The Drowned City by K. J. Maitland – Blog Tour Review.

About The Book

1606. A year to the day that men were executed for conspiring to blow up Parliament, a towering wave devastates the Bristol Channel. Some proclaim God’s vengeance. Others seek to take advantage.

In London, Daniel Pursglove lies in prison waiting to die. But Charles FitzAlan, close adviser to King James I, has a job in mind that will free a man of Daniel’s skill from the horrors of Newgate. If he succeeds.

For Bristol is a hotbed of Catholic spies, and where better for the lone conspirator who evaded arrest, one Spero Pettingar, to gather allies than in the chaos of a drowned city? Daniel journeys there to investigate FitzAlan’s lead, but soon finds himself at the heart of a dark Jesuit conspiracy – and in pursuit of a killer.

My Review

With thanks to the publisher for the copy received. I  enjoy reading historical fiction and always feel I’m in for a treat when the book I’m reading sends me to look for further information on the internet. In this novel that occurred after reading the prologue. I’d had no idea that Bristol was flooded in the 17th century.

Apart from the witch trials I don’t know that much about the reign of James I but I was aware of Robert Cecil. The author has brilliantly described both and neither come across as very nice people. But they both only appear briefly and most of this novel concerns the people of Bristol. A city that is struggling to cope with the aftermath of the floods, the superstitions and the horrifying religious attitudes at the time. This was one of the more convincing accounts that I have read and I fully believe that events such as the ones described occurred.

There were so many characters I was fascinated by. Daniel, Rachael, Myles and Mistress Crugge were just a few of the them. All different, all passionate and all determined to survive. And at times it seemed that Bristol also had its own character. It isn’t somewhere I know, but time and time again I was looking for buildings, streets and local history on the internet.

It was also a book that made me slightly nauseous. The accounts of what the flood left behind, the food the survivors were forced to eat, the relish in which the many executions were described all made this novel very life like. 

I can’t wait to read more, this book had me glued to the sofa.

The Distant Dead by Heather Young – Blog Tour Review.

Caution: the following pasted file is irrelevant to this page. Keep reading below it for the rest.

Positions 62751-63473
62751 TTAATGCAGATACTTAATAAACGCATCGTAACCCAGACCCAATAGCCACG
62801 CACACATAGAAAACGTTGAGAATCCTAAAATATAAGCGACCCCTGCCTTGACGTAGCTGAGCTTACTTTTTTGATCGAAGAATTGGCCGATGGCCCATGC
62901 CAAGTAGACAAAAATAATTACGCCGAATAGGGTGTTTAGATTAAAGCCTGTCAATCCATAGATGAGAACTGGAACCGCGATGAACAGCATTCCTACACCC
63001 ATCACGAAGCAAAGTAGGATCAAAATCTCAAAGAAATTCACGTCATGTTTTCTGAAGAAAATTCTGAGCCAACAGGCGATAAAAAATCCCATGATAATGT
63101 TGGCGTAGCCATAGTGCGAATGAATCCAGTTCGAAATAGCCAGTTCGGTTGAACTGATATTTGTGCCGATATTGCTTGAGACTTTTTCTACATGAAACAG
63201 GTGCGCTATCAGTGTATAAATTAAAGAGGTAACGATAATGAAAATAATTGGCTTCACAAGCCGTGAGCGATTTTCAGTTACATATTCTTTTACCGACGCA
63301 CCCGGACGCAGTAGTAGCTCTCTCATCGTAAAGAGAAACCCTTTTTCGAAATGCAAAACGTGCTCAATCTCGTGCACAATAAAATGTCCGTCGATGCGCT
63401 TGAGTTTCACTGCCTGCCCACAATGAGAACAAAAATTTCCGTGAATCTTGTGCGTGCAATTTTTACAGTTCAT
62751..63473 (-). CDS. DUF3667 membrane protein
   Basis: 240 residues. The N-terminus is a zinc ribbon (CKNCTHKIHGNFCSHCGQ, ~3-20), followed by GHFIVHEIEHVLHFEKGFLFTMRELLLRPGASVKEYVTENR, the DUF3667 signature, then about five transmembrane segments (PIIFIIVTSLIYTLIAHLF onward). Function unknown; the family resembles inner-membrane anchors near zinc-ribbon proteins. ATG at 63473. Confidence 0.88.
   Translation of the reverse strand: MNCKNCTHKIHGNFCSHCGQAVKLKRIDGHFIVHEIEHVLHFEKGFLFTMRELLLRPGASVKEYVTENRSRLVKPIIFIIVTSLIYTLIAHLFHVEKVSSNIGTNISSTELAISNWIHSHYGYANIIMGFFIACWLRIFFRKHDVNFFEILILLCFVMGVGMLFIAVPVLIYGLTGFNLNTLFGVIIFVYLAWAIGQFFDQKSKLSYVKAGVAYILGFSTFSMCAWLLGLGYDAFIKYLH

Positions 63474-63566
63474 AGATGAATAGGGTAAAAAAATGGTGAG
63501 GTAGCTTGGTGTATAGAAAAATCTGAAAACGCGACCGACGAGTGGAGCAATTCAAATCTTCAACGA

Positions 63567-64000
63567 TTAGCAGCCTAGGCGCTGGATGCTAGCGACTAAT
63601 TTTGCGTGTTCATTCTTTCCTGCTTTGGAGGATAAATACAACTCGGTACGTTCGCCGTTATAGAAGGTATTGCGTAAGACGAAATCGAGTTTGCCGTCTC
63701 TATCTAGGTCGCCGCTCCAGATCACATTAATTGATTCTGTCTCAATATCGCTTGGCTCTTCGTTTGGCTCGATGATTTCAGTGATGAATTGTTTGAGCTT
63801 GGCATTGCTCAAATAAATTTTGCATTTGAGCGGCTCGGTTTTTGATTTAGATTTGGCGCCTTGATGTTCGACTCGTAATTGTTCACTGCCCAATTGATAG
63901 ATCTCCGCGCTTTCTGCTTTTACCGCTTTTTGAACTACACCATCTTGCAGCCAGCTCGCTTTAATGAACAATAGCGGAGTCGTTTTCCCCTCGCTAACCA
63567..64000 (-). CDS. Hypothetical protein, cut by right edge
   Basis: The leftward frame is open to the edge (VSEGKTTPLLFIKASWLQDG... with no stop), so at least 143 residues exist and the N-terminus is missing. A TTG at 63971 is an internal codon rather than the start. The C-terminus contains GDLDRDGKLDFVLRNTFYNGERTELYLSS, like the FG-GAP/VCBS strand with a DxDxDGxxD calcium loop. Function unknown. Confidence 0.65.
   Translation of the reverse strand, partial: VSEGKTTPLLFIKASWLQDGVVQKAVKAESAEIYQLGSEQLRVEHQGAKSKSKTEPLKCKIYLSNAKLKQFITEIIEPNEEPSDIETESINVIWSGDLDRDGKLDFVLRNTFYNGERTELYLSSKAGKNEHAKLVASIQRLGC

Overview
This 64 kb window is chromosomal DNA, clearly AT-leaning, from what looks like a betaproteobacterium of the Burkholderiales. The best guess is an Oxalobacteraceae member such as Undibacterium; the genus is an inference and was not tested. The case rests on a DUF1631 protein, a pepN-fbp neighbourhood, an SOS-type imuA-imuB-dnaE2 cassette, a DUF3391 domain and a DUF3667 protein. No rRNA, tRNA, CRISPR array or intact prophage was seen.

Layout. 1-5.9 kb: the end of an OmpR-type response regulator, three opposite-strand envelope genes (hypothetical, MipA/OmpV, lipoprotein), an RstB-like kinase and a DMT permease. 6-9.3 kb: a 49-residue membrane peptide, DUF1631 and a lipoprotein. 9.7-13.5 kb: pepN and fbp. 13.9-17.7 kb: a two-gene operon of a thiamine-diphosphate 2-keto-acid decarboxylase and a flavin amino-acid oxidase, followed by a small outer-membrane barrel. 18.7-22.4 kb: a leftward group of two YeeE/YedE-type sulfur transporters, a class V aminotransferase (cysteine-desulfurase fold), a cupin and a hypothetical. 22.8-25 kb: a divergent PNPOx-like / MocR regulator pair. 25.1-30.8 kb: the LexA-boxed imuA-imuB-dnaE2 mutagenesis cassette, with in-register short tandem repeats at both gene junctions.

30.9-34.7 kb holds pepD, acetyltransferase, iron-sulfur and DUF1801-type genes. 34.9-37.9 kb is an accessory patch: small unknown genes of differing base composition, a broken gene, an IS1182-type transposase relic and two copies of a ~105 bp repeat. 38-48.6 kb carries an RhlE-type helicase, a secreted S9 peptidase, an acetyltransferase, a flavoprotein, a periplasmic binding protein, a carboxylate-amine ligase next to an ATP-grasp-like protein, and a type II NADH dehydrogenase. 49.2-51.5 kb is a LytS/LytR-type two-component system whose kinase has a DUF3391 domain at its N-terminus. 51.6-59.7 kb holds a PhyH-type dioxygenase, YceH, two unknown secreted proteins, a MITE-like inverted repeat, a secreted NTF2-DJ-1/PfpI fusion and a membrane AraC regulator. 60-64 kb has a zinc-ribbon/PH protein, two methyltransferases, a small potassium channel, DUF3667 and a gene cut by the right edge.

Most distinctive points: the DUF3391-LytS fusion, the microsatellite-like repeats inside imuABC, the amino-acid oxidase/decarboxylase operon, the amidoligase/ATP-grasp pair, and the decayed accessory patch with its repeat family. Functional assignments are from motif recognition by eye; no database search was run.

About The Book

A body burns in the high desert hills. A boy walks into a fire station, pale with the shock of a grisly discovery. A middle school teacher worries when her colleague is late for work. When the body is identified as local math teacher Adam Merkel, a small Nevada town is rocked to its core by a brutal and calculated murder.

In the seven months he worked at Lovelock’s middle school, the quiet and seemingly unremarkable Adam Merkel had formed a bond with just one of his students: Sal Prentiss, a lonely sixth grader who lives with his uncles on a desolate ranch in the hills. It is Sal who finds Adam’s body, charred almost beyond recognition, half a mile from his uncles’ compound.

Nora Wheaton, the school’s social studies teacher, sensed a kindred spirit in Adam – another soul bound to Lovelock by guilt and duty. After his death, she delves into his past for clues to who killed him. Yet, the truth about Adam’s murder may lie closer to home. For Sal’s grief seems shaded with fear, and Nora suspects he knows more than he’s telling about his favourite teacher’s death.

This unforgettable thriller brings a small American town to vivid life, filled with complex, troubled characters wrestling with the weight of the past, the promise of the future and the bitter freedom that forgiveness can bring.

My Review

With thanks to the publisher for the copy received. Even though I read a lot of crime fiction I’ve never read anything like The Distant Dead. Initially I didn’t see the connection between the tale of the young boy from thousands of years ago and modern day but it does appear later in the novel when you see the passion that Sal, Nora and her father had for local history.